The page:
Ms. Zoey Perrine is a graduate student at OSU and she spoke to us on her research on strategies for improving light utilization and productivity of microalgal cultures. Algae serve as an attractive biofuel feedstock; it is microscopic and contains photosynthetic organisms that live in saline or freshwater environments. Algae have 20-50% non polar lipids and superior solar energy conversion efficiencies. According to Ms. Perrine, algae are 6-12 folds higher in energy yield and have a very fast growth rate (doubles in 6-12 hours). When algae are used as a biofuel feedstock biomass is harvested 100% of the time and it is harvest everyday, all day. Microalgae have greatly decreased land area requirements than other plant based biodiesel feedstocks and have higher biodiesel productivity per year than other feedstocks such as corn maze, soybean and palm oil.
Before going into her research, Ms. Perrine discussed the factors that are affecting the cost of producing biofuels from algae. One major focus is that the use of algae enhances photosynthetic efficiency and it grows well across a wide range of temperature and light. There are two steps to increase light utilization by microalgae. One, photosynthetic active radiation must increase and two, we need to eliminate or decrease light harvesting antenna complexes. The second step reduces the light absorption cross sections of algal cells and prevents chlorophyll b to be synthesized from chlorophyll a.
She also found that the photosynthetic capacity increased with the use of algae as a feedstock for biofuels. This increase affected the growth rate of the algae; they found that algae with intermediate antenna size performed as well as the wild type under low light conditions and increased culture productivities at moderate high light intensities. Algae with large antenna are less efficient at high light intensities because they lose energy through real fluorescence. She also found that increasing pond depth allows for greater culture productivity in algae with small antenna.
Overall, Ms. Perrine’s research found that the growing and culturing of algae for biofuel production can account for 50% of the cost of biofuel production and increasing the photosynthetic productivity of microalgae cultures will drive down costs of production. Also, a deeper pond depth will increase productivity. Her discussion of her research was extremely beneficial to furthering my understanding of algae as a potential feedstock for biofuels.
After the previous lecture it was really interesting to transition into a lecture from a company who developed a method for producing biofuel from algae. D. Craig Smith is the COO of Algenol Biofuels Inc. He talked to us about a novel and cost effective method for producing ethanol from carbon dioxide in hybrid algae. His research was based on concepts that are directly related to ethanol. His company is a private industry and is globally operated. The new technology that they developed produces ethanol from carbon dioxide using hybrid algae. Hybrid algae are grown in seawater contained in proprietary, enclosed photobioreactors. They grow the organisms in an enclosed photobioreactor because this prevents ethanol from being released into the environment. Their company has developed a flexible plastic bag into which they put seawater and algae together and when the sun heats up the bioreactor ethanol is produced and escapes into a vapor phase. When the temperature drops the heat is transferred across the surface of the plastic. He explained that this is why it was important to use plastic because plastic has the characteristic of transferring heat and producing condensation. The water condensate forms and is collected in ethanol seawater and ran through a processor. It then goes through a final distillation and dehydration process and ethanol is produced.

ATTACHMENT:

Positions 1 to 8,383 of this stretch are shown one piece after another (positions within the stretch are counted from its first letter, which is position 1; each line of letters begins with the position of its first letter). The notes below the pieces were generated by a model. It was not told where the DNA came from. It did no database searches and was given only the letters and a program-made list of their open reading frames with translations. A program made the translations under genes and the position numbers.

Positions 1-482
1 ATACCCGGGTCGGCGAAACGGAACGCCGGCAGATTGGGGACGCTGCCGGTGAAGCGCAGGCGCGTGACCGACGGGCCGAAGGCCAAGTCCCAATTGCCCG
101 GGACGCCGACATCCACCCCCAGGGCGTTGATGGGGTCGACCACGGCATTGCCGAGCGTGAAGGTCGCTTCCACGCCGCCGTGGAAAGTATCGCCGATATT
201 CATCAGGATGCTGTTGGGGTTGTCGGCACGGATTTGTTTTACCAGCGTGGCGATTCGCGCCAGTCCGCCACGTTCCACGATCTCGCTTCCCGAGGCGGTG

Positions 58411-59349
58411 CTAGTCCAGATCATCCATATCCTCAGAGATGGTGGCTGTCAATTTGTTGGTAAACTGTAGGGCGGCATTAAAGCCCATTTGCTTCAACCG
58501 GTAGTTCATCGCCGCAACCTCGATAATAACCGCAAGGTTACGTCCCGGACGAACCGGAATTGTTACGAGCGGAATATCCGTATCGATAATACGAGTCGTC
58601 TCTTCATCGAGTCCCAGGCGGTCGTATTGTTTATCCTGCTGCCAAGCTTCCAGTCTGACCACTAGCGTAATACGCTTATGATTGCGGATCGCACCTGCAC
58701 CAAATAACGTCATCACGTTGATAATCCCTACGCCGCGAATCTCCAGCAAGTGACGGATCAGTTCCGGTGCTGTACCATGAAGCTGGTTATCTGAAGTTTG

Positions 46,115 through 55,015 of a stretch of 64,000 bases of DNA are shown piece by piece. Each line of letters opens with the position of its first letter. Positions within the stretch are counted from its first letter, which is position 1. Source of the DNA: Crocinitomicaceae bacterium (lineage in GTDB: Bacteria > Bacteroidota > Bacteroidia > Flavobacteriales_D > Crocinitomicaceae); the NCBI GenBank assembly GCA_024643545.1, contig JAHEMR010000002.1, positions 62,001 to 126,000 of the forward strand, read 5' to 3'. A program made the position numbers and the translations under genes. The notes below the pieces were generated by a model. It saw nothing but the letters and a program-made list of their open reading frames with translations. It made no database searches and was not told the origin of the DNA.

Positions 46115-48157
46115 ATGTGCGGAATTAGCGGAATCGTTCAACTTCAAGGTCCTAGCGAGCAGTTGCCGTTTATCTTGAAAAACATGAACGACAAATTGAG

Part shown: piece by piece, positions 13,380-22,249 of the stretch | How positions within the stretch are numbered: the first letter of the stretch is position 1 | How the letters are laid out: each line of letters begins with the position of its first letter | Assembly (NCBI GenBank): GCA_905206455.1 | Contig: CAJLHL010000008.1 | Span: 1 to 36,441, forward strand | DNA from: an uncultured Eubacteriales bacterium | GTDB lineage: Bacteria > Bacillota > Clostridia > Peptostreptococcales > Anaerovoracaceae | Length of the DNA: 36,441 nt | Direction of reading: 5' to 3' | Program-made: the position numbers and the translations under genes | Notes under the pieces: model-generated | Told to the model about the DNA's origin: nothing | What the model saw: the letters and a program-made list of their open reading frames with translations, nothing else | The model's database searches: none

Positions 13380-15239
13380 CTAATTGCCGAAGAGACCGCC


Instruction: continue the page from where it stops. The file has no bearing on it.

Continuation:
The company is very close to creating a large scale facility, but currently produces the ethanol in small scale facilities. Compared to other conventional methods, this process does not use a lot of freshwater, which is extremely beneficial. The company hopes to produce 6,000-10,000 ga/acre/yr of ethanol. They say they are very close to being able to do this. Also, they are able to keep their capital costs to under $5/ ga capacity and their operating costs less than $1.00/ga/yr.
Dr. Smith listed the companies 2009 accomplishments, all of which were extremely significant to the production of biofuel from algae. Overall, their company has developed a technology that uses carbon dioxide as the feedstock to make ethanol and organic chemicals in hybrid algae. Photosynthesis converts the light into chemical energy and no food is used as feedstock. Also, their biorefineries are built on desert or marginal land; therefore they are not using land that can be used for other things. Finally, their technology uses seawater and cheaper nutrients and it is a cost effective method for producing very large volumes of biofuels.
I thought these two lectures went really well together because I first learned about why algae is a beneficial feedstock for biofuels and then learned about a company who recognizes the benefits and sought out a way to actually produce biofuel from algae at a large scale.
Dr. Charles Wayne spoke about the biomass refinery that is currently being researched at Consortium for Applied Fundamentals and Innovations (CAFI). CAFI’s mission is to help companies select technologies for application when it comes to biomass refinery. They say it is important to not downselect pretreatments because it is vital to the process, but we must just find pretreatments that work. The talk focused mainly on applications they found for corn stover, poplar wood and switchgrass. Corn stover, according to Dr. Wayne, is one of the easiest biomass to convert into biofuel. They looked at the effect of various methods of pretreatment, such as, AFEX, dilute acid, lime and liquid water on each type of biomass. They found the effect of cellulose loadings and beta-glucosidase supplementation on release of glucose and xylose; they found no effect. Dr. Wayne discussed CAFI’s findings on many other issues such as changes in sugar release when other enzymes are introduced and the similarities and differences in sugar release from pretreatment and enzymatic hydrolysis of the different biomass. He also discussed the effects of pretreatment of the biomass on the cost; he says that even though pretreatment is a significant part of the process, it is only part of the total capital and operating costs. He also says that high yields are critical to low costs, which I interpreted this as a need for low operating costs and high yields to be able to stay/be competitive. Overall, the key messages he wanted to demonstrate were that transparent material balances should be a standard requirement for all applied biomass. Also, it is important to understand that pretreatment is still required because yields are low without it. However, the choice of pretreatment will depend on interactions with the rest of the process because not all pretreatments were equally effective on all feedstocks. Overall, this talk was extremely interesting, but I had a really hard time understanding everything he was talking about. Importantly though, I do believe I understand the basics about biomass refinery and that pretreatment, even though it is more costly, it is still needed because of the high yields pretreatment gives.